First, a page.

Sunday June 21, 15
Hello again from Ohio,
Weather this week has been CRAZY- thunder storms, power shortages. It’s getting quite humid here this time of year, but from speaking to the locals, it seems that this isn’t your average Ohio summer – it must the influx of all these great Space enthusiasts, bringing all their rain with them maybe!! The great thing about the rain though is, that it’s really warm, so even if you get caught in the middle of a shower, you dry off in minutes, and it’s actually quite refreshing in comparison to the cold rain back home.
Anyway, back to all things Space at Space Studies Programme. Well the excitement continued this week (find out all from week one here). It began with a field trip to the National Museum of the US Air Force, in Dayton – about a 2 hour coach trip from where we are. If you’re ever in this state, it really is worth a visit. The museum is situated on the actual US Air Force base & with about 3 hangars housing easily about 300 different aircraft dating from 1902 (the Wright brothers’ first glider) right up to the bat-winger B2 spirit. There are so many planes, you almost can’t really absorb it all. For aviation enthusiasts though, this would be nirvana, and some of the participants who are fighter pilots or in the Navy really enjoyed this excursion. So we all followed them around, as they each gave us their own personal tour of the facility.
But regardless of whether you love planes or not, the absolute treasure for us all was the Apollo 15 command module, tucked away at the back of the exhibition. This command module went all the way to the moon & back in 1971, containing 3 NASA astronauts- David R. Scott, Al Worden and James Irwin. When you’re up this close to it, it’s really hard to imagine that this little spacecraft flew them all the way there, 385,000km away & then back home- an incredible feat of engineering.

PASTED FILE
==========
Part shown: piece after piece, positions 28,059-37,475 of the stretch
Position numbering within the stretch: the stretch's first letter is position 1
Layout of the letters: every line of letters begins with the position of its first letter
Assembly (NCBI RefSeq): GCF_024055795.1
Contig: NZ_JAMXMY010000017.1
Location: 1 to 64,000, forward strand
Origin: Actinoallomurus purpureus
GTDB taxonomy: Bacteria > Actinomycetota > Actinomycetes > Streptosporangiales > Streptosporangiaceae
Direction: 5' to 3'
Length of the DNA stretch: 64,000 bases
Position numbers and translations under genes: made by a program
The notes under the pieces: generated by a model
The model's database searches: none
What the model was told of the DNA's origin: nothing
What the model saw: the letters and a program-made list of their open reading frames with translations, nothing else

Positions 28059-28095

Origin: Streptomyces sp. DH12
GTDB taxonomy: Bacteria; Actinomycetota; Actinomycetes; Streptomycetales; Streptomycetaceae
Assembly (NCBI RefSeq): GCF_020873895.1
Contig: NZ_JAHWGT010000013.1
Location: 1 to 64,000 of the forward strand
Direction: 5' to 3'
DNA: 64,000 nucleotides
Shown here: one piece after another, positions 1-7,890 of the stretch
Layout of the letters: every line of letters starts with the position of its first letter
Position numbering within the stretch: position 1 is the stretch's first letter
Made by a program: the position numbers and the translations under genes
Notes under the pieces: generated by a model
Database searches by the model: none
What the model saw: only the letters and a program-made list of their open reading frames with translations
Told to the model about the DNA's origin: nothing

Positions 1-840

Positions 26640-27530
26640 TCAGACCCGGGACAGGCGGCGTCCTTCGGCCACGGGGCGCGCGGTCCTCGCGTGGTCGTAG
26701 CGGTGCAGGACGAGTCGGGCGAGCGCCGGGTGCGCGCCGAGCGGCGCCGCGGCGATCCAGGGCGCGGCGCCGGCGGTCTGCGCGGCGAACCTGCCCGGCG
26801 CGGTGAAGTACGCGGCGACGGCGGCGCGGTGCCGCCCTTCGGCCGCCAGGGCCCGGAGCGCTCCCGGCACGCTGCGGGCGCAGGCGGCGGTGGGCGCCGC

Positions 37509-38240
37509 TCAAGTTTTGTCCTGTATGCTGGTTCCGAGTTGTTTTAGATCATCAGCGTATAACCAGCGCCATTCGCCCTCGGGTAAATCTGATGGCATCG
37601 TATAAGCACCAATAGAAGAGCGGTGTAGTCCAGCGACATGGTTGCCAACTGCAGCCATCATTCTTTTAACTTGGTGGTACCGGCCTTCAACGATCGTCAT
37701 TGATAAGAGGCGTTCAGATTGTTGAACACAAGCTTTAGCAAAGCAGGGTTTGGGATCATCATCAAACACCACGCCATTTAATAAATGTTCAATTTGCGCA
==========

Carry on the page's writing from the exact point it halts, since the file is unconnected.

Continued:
Splashdown is a term used to describe the method of landing a spacecraft by parachute in a body of water- it’s how the NASA Apollo astronauts would have returned back to earth at the end of their missions and future Orion missions will probably adopt the same method. And so on Tuesday evening at SSP, in advance of the annual SSP Astronaut Panel event, we had a ‘Splashdown Party’ to welcome the arrival of the astronauts coming to town. We were especially graced with space royalty when NASA astronaut and geologist Harrison ‘Jack’ Schmitt, from the Apollo 17 mission to the moon came to meet us. This last Apollo mission to the moon for the United States broke several records set by previous flights and includes: longest manned lunar landing flight (301 hours, 51 minutes); longest lunar surface extravehicular activities (22 hours, 4 minutes); largest lunar sample return (an estimated 115 Kg, 249 lbs); and longest time in lunar orbit (147 hours, 48 minutes). Apollo 17 ended with a splashdown in the Pacific Ocean approximately 0.4 mile from the target point. I was completely star-struck in the presence of Jack Schmitt & I couldn’t even speak to him, let alone ask him for a picture. What do you say to an Apollo astronaut, a man that’s actually been on the Moon, and travelled 385,000km away from Earth to get there? For those braver than me who did approach him, he patiently stood & met everyone, and we would have kept him there all night, but he’s 80 years old now and so he slipped quietly away shortly before 9.30pm.